the Scottish Government proposed a compromise before Christmas time to
the UK Government. We said, we will put to one side membership of the
European Union, even though we voted in favour of remaining, and we'd
retain membership of the single market. That is the least worst
option for jobs in the economy. And the least worst option for the UK as
a whole. We try to help out the UK Government compromise but they do
not appear willing to take a compromise. The European Union has
signalled he would have to begin the process as a new accession country,
meaning he would have to come in line with the new economic terms,
meaning a deficit of 3%. At the moment, your deficit is 8-10% and
the economic facts have not changed since 2014 so how will you sell that
to the Scottish public? The UK is heavily in debt and it is due to get
worse, given the disastrous economic decision to take us out of the
European Union. What is more, Scotland as a country has met the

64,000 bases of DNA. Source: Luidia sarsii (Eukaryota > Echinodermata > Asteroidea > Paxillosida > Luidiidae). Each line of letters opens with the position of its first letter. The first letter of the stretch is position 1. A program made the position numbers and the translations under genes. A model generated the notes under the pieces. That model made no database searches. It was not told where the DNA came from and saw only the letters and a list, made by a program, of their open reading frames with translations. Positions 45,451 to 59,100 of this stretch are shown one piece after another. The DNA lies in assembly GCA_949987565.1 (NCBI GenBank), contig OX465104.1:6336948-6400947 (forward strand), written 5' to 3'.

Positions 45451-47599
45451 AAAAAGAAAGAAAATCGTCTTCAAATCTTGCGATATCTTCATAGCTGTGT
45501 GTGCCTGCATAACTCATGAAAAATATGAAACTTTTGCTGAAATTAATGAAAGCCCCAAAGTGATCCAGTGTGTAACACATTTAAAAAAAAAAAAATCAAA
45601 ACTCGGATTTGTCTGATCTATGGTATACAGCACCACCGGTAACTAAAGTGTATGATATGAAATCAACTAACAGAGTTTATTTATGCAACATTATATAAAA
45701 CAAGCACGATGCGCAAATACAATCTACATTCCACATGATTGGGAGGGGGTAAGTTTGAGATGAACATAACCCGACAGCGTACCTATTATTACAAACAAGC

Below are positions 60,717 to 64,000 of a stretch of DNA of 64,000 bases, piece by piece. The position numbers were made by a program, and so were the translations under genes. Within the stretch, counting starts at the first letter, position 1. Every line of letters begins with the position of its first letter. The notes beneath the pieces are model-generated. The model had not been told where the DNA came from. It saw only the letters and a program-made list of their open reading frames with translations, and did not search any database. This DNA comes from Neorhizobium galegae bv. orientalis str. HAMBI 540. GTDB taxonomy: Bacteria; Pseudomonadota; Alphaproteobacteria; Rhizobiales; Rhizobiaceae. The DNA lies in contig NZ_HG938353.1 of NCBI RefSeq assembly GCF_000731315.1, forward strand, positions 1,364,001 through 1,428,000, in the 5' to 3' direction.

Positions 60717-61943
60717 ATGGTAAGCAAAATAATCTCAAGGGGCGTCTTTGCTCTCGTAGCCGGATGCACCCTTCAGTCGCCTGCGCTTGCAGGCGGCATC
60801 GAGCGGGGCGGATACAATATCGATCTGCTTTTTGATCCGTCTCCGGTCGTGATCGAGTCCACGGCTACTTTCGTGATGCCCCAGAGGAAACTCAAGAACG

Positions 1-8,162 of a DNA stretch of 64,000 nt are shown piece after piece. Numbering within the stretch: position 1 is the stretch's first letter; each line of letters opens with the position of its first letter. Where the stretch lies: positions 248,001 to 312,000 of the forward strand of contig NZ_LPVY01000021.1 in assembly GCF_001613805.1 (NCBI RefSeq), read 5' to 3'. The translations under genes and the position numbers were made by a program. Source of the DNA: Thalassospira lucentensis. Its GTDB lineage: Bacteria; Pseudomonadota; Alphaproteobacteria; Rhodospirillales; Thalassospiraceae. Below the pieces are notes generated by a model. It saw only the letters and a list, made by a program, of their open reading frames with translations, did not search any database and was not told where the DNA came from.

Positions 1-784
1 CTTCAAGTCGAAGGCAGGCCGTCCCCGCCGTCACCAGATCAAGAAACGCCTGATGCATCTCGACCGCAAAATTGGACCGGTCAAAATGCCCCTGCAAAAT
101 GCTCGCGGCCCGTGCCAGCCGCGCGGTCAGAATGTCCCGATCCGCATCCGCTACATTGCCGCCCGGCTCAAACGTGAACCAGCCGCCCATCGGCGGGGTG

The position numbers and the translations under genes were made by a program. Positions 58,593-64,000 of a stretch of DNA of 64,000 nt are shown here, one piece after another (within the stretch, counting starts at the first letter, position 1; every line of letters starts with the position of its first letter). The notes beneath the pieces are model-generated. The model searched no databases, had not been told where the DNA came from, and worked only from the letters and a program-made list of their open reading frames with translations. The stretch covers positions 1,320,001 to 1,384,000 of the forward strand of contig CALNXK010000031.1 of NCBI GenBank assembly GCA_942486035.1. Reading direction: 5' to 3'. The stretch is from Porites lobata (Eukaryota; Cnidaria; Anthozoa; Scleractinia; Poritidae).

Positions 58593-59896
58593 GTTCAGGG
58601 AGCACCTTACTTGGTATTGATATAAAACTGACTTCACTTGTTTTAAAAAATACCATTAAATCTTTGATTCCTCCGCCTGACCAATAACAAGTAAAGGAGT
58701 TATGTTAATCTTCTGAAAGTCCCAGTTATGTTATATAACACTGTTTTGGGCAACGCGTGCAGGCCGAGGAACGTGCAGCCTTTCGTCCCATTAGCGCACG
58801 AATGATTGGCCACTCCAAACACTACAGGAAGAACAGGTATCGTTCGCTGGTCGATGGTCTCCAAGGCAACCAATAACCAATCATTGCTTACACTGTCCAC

rules for being a member of the European Union, it would be a net
contributor because we are one of the richer members, and is already a
member of the European Union. If you saw the European Parliament's chief
negotiator, there is an openness and willingness for Scotland to continue
its membership of the EU. Just to be absolutely clear, do you have
private assurances from the European Union that they would accept
Scotland as a new country? This is still an internal member state issue
for the United Kingdom but what has been interesting is not so much the
private reassurances but the public reassurances. Jean-Claude Juncker
said Scotland needs to be listened to. We have heard the same words
coming out of Burling, Dublin and elsewhere. That has been a shift
since the last independence referendum. We would have this
referendum in totally different circumstances than the previous one.
It seems like you're just playing with a very weak hand. Since 2014,
when you did not manage to get the referendum you wanted, the price of
oil has collapsed, and the still is not total unanimity amongst EU